Nanowire single-photon detectors are fabricated on MgO substrates
Single-photon detectors are highly desirable for quantum information systems.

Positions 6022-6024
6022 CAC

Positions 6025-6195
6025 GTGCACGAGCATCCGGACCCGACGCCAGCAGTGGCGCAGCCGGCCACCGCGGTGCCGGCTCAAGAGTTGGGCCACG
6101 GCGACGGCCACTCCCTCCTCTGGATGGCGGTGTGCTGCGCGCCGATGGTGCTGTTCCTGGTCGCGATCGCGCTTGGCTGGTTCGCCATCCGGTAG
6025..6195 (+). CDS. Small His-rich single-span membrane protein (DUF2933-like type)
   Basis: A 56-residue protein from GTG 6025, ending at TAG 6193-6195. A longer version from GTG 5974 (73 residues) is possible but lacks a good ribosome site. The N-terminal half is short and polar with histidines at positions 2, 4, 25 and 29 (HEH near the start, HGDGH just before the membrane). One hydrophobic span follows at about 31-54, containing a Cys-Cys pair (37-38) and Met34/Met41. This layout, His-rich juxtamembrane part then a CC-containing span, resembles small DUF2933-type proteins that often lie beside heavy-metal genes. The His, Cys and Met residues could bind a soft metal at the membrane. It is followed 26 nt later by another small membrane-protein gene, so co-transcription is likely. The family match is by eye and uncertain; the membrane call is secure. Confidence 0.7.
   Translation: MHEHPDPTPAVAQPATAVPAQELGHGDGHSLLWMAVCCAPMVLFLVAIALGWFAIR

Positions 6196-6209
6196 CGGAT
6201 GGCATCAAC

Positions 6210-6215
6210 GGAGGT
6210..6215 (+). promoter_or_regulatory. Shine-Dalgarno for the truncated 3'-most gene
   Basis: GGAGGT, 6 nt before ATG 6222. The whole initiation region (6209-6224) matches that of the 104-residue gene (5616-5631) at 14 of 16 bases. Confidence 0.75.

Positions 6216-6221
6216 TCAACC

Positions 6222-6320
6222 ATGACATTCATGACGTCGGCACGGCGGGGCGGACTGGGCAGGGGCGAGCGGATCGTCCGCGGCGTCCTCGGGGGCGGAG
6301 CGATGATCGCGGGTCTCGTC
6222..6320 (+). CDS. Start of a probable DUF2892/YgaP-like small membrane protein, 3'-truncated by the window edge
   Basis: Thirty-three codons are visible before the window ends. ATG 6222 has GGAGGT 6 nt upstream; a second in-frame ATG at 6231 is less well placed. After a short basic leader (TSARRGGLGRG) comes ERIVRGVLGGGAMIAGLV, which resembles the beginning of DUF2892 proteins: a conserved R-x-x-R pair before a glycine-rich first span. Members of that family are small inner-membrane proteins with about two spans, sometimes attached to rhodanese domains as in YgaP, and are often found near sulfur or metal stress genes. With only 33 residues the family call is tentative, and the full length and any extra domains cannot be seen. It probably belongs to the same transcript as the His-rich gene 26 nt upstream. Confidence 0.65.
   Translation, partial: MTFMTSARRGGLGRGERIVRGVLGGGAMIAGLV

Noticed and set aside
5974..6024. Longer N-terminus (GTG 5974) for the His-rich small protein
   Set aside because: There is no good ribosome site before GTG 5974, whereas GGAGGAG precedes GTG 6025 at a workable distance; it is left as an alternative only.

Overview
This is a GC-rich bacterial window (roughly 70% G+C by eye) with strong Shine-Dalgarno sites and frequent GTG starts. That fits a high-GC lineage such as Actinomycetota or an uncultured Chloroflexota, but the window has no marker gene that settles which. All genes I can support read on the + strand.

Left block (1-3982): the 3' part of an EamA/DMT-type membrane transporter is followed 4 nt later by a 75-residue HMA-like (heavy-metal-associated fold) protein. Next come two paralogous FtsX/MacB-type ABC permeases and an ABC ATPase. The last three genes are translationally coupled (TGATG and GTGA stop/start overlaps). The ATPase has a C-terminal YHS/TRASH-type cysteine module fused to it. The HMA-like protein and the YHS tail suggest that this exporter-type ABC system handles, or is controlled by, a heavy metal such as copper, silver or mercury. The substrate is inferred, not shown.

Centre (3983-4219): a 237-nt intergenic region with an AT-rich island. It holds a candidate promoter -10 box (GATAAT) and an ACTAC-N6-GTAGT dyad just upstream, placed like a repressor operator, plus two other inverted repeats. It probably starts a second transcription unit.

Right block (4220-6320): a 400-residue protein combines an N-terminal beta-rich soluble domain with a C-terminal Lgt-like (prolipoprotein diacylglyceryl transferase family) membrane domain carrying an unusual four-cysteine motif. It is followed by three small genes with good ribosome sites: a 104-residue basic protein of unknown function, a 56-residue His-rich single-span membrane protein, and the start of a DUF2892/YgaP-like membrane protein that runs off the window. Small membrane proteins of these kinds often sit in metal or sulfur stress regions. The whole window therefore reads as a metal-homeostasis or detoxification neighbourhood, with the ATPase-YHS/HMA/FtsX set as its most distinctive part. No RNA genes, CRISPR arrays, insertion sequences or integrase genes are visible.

Single-photon detectors are highly desirable for quantum information systems (see “Photons promise an exciting route to quantum computing,” p. 80). Federico Marsili at the Ecole Polytechnique Fédérale de Lausanne (Lausanne, Switzerland) and his team have fabricated a new type of superconducting single-photon detector (SSPD) based on high-performance nanowire and thin films grown at a temperature compatible with monolithic integration. His team deposited niobium nitrate (NbN) films ranging from 7 to 3 nm in thickness using dc magnetron sputtering onto magnesium oxide (MgO) substrates at 400ºC. The film thickness was controlled by fixing the plasma current at 250 mA for a constant deposition rate. The researchers then fabricated the SSPDs on the NbN films under optimal conditions using electron-beam lithography and reactive ion etching. The detectors were 5 × 5 µm2 in size, composed of nanowires ranging from 60 to 100 nm in diameter laid out in a meandering switchback pattern, and had fill factors of 40% to 60%. Electrical and optical characterizations performed on the SSPDs showed a high quantum efficiency of 20% at 1300 nm, measured at 4.2 K. Contact Francesco Marsili at firstname.lastname@example.org.